World-class talent commands world-class bank accounts. For all of soccer’s roots as a sport of the working class, the monetization of the game worldwide has pushed it out of the reach of many of its diehard supporters of limited means. Ticket prices skyrocket to boost operating revenue, merchandise tears a hole in the wallet, and most dispiriting for me, clubs emerge as brands. The fan is continually commoditized, surveyed, observed, and filtered through a lens of which lucrative corporate sponsorships might have commercial synergy with an imaginary fan demographic. What’s that? My team’s newly designed home is called Jimmy John’s Field at Budwesier Arena? Stop staring directly into my soul, brand manager! The accessibility and the spirit of the game and one’s connection to his team suffers deeply as fiscal demands increase.
Of course that assumes the club was bought by the right billionaire investors to even enter the conversation of being a top team. How many owners and executives of dubious moral stature will it take for this to matter to us? At the top level, doing business with seedy partners comes with the territory if you want to pay for elite talent, because very few people stumble into billions of dollars running “Mom-and-Pop’s Ethically-Sourced Second-Hand Unicorn and Rainbow Emporium.” It takes serious dough to acquire the kind of players that “making it” presumes, and that rarely comes without compromises, whether in values, experience, or both. Is that the success we are in such a rush to achieve?
Finally, even if your club has reached the top through a takeover by benevolent John P. McRainbowBottom and his strategic corporate alignment with Awesomely Legit Sports and Kittens Holdings LLC., what has really been accomplished? A victory bought and paid for, nothing more. Is the soccer on the field a beautiful thing to behold? Of course, it certainly can be. But if Target rounded up eleven of the most incredible painters in the world and paid them a tremendous sum to crank out painting after painting that could then be mass reproduced and sold in their stores around the world, is the feeling the same for whatever beauty and talent might still be on display? Do you come into work on Monday eager to talk about the printed canvases you saw on Saturday? There is a soul to what is beautiful about the game when it is localized, fan driven, intimate, and earned.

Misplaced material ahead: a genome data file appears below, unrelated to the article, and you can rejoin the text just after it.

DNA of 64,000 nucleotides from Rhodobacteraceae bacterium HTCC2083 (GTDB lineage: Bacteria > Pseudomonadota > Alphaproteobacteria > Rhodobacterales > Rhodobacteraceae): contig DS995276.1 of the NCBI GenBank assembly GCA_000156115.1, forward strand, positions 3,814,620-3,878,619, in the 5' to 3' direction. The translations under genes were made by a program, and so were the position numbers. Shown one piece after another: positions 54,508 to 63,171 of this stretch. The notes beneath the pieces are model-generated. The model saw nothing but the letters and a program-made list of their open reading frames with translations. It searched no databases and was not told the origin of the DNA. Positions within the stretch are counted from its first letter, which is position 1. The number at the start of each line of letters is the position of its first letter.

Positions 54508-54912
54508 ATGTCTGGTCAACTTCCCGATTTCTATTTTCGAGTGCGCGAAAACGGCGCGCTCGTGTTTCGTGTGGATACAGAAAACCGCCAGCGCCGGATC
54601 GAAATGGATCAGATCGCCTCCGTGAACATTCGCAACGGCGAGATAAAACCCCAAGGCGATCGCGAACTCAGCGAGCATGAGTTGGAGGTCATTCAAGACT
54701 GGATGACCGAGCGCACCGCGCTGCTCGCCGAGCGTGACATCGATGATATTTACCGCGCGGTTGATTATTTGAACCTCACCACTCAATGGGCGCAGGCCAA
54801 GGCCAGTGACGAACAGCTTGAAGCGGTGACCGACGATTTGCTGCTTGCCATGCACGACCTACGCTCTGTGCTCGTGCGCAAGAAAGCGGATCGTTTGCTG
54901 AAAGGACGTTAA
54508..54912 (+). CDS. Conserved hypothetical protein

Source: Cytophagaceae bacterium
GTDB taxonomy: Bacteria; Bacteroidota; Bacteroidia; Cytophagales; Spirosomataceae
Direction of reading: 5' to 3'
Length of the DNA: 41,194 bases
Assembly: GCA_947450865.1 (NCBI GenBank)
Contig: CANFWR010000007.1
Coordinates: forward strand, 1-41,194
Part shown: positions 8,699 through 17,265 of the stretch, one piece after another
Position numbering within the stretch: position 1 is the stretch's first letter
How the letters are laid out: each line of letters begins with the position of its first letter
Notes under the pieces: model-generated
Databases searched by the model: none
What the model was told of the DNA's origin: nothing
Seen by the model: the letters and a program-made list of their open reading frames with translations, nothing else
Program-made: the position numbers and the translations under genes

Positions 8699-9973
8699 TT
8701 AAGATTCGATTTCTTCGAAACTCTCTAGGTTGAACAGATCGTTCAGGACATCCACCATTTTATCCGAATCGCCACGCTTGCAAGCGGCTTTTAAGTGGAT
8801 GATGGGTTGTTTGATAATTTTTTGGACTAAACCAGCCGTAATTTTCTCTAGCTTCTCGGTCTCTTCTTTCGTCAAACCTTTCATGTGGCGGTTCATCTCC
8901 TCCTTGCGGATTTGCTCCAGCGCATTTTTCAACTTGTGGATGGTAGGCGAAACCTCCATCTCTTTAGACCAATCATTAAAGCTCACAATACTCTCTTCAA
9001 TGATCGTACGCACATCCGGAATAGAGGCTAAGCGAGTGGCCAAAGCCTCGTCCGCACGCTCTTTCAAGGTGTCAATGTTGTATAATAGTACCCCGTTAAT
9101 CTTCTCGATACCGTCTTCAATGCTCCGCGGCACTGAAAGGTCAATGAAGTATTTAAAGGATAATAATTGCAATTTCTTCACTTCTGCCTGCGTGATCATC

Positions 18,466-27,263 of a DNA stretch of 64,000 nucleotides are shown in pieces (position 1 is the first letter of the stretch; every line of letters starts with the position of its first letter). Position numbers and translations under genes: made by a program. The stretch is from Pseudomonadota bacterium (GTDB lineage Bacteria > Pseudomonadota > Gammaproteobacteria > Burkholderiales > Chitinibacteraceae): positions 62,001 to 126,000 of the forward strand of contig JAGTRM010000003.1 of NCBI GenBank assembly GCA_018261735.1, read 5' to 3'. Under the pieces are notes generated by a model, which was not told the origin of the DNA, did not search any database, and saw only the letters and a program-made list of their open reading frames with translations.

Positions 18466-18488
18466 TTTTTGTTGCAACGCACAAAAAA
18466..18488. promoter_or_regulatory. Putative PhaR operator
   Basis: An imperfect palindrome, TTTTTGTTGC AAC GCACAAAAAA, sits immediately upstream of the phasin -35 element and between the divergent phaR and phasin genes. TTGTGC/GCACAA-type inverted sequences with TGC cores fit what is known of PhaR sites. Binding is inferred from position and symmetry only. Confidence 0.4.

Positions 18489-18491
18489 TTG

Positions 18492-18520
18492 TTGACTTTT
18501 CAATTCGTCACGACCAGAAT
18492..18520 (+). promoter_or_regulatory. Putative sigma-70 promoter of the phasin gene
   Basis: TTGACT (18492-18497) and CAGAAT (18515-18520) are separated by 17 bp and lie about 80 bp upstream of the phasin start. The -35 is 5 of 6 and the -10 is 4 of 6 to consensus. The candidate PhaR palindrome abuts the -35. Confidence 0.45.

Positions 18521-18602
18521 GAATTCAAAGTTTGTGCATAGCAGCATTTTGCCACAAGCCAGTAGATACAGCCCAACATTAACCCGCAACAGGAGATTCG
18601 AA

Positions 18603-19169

I don’t pretend these concerns don’t already exist in American soccer. Sponsorships are part of paying the bills, and if you want to pay players of a remotely modest caliber a team needs to concern itself with a balance between fan experience and operational revenue. Please don’t read me as ignorant of this. But ideally it all comes with some semblance of balance. MLS currently commands a strong and still-improving fan base and quality of soccer, but works to maintain that level by leveraging bizarre roster rules designed to funnel talent into lucrative markets and through cash bath bacchanalia such as the despicable European summer friendly season. Press further on the continuum of “making it,” and maybe one finds Manchester City, a team which has bought its success on the strength of morally ambiguous dollars, a club which assures its continued financial feasibility by propping up sham clubs around the world for purposes bordering on money laundering. And Manchester City hasn’t even been dangerous in the Champions League. Does that mean they haven’t even made it? How will we ever know when we’ve made it?
I’m not against growth. Who wouldn’t like better soccer played in better surroundings? But I am tired of talking about it, and confused by the urgency with which people want to achieve that undefinable endgame. If I take a look at what “making it” looks like in soccer today, all I see is a supermodel: beautiful and glamourous, yet somehow plastic, unattainable, and without soulfulness.
All this curmudgeonliness leads to one final point:
Soccer in this country has persisted on a single strength alone, and that is the commitment and creativity of its fans.
We thank our millionaire club owners, but the sport in this country has thrived on moonlighting writers and podcasters, crowdfunded tifos, homegrown chants, and organic joy and misery. It has for decades. Soccer hasn’t reached its present relative zenith of popularity because commissioners chose better markets for expansion or because leadership learned from past mistakes; the suits haven’t learned from their mistakes in the last fifty years. Every fan has contributed spare parts, duct tape, glue, and elbow grease to get this jalopy down the road and now it’s in a pretty cool place. To plead for a bigger and bigger piece, to achieve that next level of “making it,” always means putting a little bit more back into the hands of commerce and relinquishing the ownership of what was nourished. It would be sad to cash in what has been accomplished to become a sport that is talented but milquetoast, legitimized but compromised.
Those fans are mighty. May they not soon look upon their own works and despair.